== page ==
Happy days are here again

Finweek English Edition - - Advertising & Marketing -

THE COVER GIVES a clue to the kind of waspish, ironic hu­mour within. It de­picts a head­less black man hold­ing a de­ter­gent box la­belled “Newish, im­proved SOUTH AFRICA” and promis­ing “Gets rid of those stub­born whites!” and “brings out the bril­liance in blacks!”

The ti­tle of Happy Nt­shingila’s book Black Jerusalem was in­spired by Carly Si­mon’s fem­i­nist an­them Let The River Run that was the theme song of the 1980 movie 9 to 5.

Nt­shingila was one of the three founders of the quirk­ily named Herd­Buoys ad agency that later be­came Herd­Buoys McCann. Now head of mar­ket­ing at Absa, he’s writ­ten a highly per­son­alised ac­count of those early days – with con­sid­er­able at­ten­tion given to the bug­bear of any ad-man’s life: the new-busi­ness pitch. The book is amus­ing, likely to be chal­lenged by peo­ple with a dif­fer­ent mem­ory of events and some­times comes close to li­bel.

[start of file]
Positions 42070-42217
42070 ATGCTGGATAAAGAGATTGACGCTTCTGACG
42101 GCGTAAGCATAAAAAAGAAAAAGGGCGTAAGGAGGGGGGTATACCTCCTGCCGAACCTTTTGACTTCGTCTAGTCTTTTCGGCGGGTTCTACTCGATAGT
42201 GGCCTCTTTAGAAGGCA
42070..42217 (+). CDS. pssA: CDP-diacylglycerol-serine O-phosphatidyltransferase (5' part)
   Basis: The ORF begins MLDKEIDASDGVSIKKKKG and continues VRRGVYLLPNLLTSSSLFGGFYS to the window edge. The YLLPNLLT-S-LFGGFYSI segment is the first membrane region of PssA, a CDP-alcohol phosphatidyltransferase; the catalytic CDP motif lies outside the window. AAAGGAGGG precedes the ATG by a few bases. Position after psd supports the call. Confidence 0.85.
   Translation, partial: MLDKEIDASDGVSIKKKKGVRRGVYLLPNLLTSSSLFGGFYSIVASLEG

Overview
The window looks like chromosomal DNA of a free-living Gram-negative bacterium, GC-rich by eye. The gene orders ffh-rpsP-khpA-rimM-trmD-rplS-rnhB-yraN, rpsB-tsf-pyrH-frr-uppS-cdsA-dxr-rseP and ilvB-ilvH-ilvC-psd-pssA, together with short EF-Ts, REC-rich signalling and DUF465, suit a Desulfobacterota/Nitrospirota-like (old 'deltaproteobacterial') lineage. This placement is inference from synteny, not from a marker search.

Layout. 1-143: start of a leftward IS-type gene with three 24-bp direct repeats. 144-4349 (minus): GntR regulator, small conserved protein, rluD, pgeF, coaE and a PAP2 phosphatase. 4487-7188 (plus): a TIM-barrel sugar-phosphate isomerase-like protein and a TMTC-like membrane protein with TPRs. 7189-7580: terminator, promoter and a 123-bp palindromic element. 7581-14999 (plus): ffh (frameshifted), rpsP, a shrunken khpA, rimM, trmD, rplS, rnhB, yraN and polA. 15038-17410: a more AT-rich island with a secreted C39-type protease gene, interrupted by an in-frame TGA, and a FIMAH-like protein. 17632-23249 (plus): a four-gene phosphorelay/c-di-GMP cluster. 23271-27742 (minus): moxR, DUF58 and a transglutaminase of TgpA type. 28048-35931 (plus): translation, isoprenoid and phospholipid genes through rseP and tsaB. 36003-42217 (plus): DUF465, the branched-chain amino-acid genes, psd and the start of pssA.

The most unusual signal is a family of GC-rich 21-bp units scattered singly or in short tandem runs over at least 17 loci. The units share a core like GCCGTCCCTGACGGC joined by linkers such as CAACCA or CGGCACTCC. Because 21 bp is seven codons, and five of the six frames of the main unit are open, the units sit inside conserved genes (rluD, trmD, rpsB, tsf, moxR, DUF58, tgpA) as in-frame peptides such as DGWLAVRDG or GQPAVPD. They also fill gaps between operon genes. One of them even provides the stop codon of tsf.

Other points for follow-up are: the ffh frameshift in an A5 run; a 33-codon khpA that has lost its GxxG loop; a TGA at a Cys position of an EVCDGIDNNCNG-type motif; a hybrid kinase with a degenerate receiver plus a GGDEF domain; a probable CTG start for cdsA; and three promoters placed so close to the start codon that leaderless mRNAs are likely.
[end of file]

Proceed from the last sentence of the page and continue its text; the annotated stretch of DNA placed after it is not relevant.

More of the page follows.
As he wrote in his in­for­mal, quaintly Run­yanesque style: “The Coca-Cola Com­pany’s ar­ro­gance is a well-doc­u­mented truth that at times has helped them, at other times has tripped them up and at most times has in­fu­ri­ated those who have had to deal with them.

“This boy (Coca-Cola’s Ben Lang­don) was on the up and up and he didn’t care whether the bodies he was climb­ing over were dead or alive; al­though if pressed for a pref­er­ence I think he would have in­clined to­wards the cold va­ri­ety.”

Pressed by Lang­don in an “in­ap­pro­pri­ately worded email” to fix the Coca-Cola prob­lem, Nt­shingila re­sponded: “Dear Ben: Piss off.”

Herd­Buoys man­age­ment wasn’t im­pressed when other black agen­cies jumped, as they saw it, on to its band­wagon. Nt­shingila writes: “Af­ter Herd­Buoys had es­tab­lished it­self, a crop of other so-called black agen­cies sprung up; mostly trans­par­ently ill-con­ceived at­tempts con­sti­tut­ing black man­age­ment with white to­kens who were old and looking for a pen­sion plan. The most il­lus­tra­tive ex­am­ple was Aza­guys, who couldn’t even be both­ered to come up with an orig­i­nal name.

“What made mat­ters in­ter­est­ing was the chief Aza­guy him­self, Sipho Luthuli. This man, who was to ad­ver­tis­ing what Mike Tyson was to the evo­lu­tion of man, made a lot of noise by claim­ing he was go­ing af­ter Herd­Buoys’ busi­ness.” Bru­tally frank sums it up.

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